The launch of Spectator Business was announced in the same breath as the closure of struggling weekly The Business earlier this year. With the tongue-in-cheek strapline 'champagne for the business brain' and a full-time staff of just four, Spectator Business was initially met with some derision.
Would the target audience of Spectator readers, 'foyer flaneurs and Eurostar commuters', really be receptive to another business title when The Economist, the FT and Management Today cover so much ground?
Just weeks after the official May launch, publisher Andrew Neil has seemingly proved the doubters wrong. The Press Holdings title, owned by serial investors the Barclay brothers, is in profit from the first issue.
'Its launch issue certainly boasts impressive contributors, a tribute both to the editor Martin Vander Weyer's contacts book and the Barclay brothers' resources,' says Fishburn Hedges consultant Paul French, who has experience pitching to Vander Weyer, the long-time business editor on The Spectator before his recent promotion.
'Financial and corporate consultants probably won't be used to dealing with the long lead times,' says French. 'From our experience of pitching executive profiles to Martin, he's not particularly interested in bosses who want to plug their latest innovation or financial results. Instead, he features charismatic leaders with a story to tell that goes beyond their business. '
Brazil PR co-founder Joshua Van Raalte followed this formula and has already managed to secure coverage for his client in the second issue, out in June. Van Raalte approached a freelancer on behalf of client the Penderyn Distillery, a Welsh whisky producer. 'Going through a freelancer you know well is often a better way,' he advises. The focus of the piece was to challenge the perception that world class whisky comes only from Scotland. According to Van Raalte, editor Vander Weyer loved the Welsh whisky idea and commissioned the piece for next month.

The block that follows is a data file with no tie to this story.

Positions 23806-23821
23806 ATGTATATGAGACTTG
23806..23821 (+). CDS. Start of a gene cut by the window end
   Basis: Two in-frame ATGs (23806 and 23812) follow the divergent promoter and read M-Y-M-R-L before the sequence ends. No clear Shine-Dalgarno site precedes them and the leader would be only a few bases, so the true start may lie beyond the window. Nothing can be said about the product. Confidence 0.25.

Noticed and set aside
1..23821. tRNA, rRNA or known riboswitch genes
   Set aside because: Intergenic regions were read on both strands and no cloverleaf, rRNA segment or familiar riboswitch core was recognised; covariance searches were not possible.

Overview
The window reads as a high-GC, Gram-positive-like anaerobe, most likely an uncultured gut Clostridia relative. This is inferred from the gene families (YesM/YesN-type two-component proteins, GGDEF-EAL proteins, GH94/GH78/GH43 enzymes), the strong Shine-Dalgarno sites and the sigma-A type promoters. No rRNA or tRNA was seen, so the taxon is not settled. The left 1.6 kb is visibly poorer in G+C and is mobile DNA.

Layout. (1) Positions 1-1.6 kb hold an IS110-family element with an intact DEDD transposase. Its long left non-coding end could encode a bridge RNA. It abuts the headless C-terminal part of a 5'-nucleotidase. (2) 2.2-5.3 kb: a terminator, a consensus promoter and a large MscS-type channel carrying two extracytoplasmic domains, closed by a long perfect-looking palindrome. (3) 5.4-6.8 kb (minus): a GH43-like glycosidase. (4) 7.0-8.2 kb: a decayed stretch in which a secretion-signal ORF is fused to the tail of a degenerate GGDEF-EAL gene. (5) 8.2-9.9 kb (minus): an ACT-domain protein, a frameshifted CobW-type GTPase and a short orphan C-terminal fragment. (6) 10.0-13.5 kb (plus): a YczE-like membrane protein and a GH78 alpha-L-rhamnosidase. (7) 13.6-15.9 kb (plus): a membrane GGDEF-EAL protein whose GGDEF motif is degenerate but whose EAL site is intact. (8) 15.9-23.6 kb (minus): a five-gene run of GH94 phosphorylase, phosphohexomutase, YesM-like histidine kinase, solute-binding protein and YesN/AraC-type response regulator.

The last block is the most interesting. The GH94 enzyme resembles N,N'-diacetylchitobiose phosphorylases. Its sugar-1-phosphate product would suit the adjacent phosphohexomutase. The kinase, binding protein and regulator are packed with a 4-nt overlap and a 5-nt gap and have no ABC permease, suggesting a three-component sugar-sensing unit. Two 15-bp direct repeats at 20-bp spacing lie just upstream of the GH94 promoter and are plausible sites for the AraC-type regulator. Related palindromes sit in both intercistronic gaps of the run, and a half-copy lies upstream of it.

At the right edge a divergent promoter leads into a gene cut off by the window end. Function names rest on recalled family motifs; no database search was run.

For consumer PROs whose clients are perhaps not in the upper echelons of international management, there are still opportunities with Spectator Business. 'Good possibilities include the 'Books' section for new business titles and the 'Connoisseur' section for high-end lifestyle products,' says Buffalo PR's Toby Brown, a long-time fan of sister title The Spectator for its current affairs coverage.
High end indeed - the first issue includes a preview of Sunday Times Rich List compiler Philip Beresford's latest tome, The Wealthiest 250 People in Britain since 1066. Other features include a story on fleeing non-doms and a £10m Ferrari.
'It's unashamedly high-end stuff,' says French. 'Buying and selling thoroughbreds anyone? It reads a little like a cross between the FT's new Weekend magazine and its How To Spend It.'
Brown agrees. 'The magazine has assembled a very strong group of journalists with impressive backgrounds and, as such, anything pitched needs to be top quality,' he warns. 'Anything too low-level or remotely puffy is liable to simply bounce off.'
- Frequency: Monthly
- Audience: 42,000 (May launch issue)
- Deadlines: The lead time is six weeks prior to publication
- Martin Vander Weyer, editor, email@example.com
- Janice Warman, deputy editor, JWarman@spectatorbusiness.co.uk
- Laura Staples, editorial assistant/online writer, LStaples@spectatorbusiness.co.uk
TWO MINUTES WITH THE EDITOR
Martin Vander Weyer, editor, Spectator Business
Who are you aiming to reach with the new title?
Spectator Business is aimed principally at business leaders - FTSE company directors, bankers, hedge fund managers, partners of law and accounting firms, or IFAs - and high-net-worth private investors. We also hope to be read in Westminster.
What sets the title apart?
It is not a news product: there is already enough financial news available. The space we aim to fill is that of a monthly pause for thought: well-written analysis of major business, economic and investment issues, plus coverage of what to read, beautiful things to buy, and the pleasures of food and wine. Like our older sister The Spectator, we aim not only to 'convey intelligence' but also to entertain.
How can PROs contribute?
Our Connoisseur section, covering luxury goods, fine art, travel, sports and country pursuits and wine and food is open to well thought-out PR approaches. Since our business coverage is selective and more likely to be issue-driven than news-driven, I'm afraid PR pitches for company stories will generally not find a very positive response. The greatest help you can give us is to help us speak swiftly to your clients at a senior level when we need to talk to them.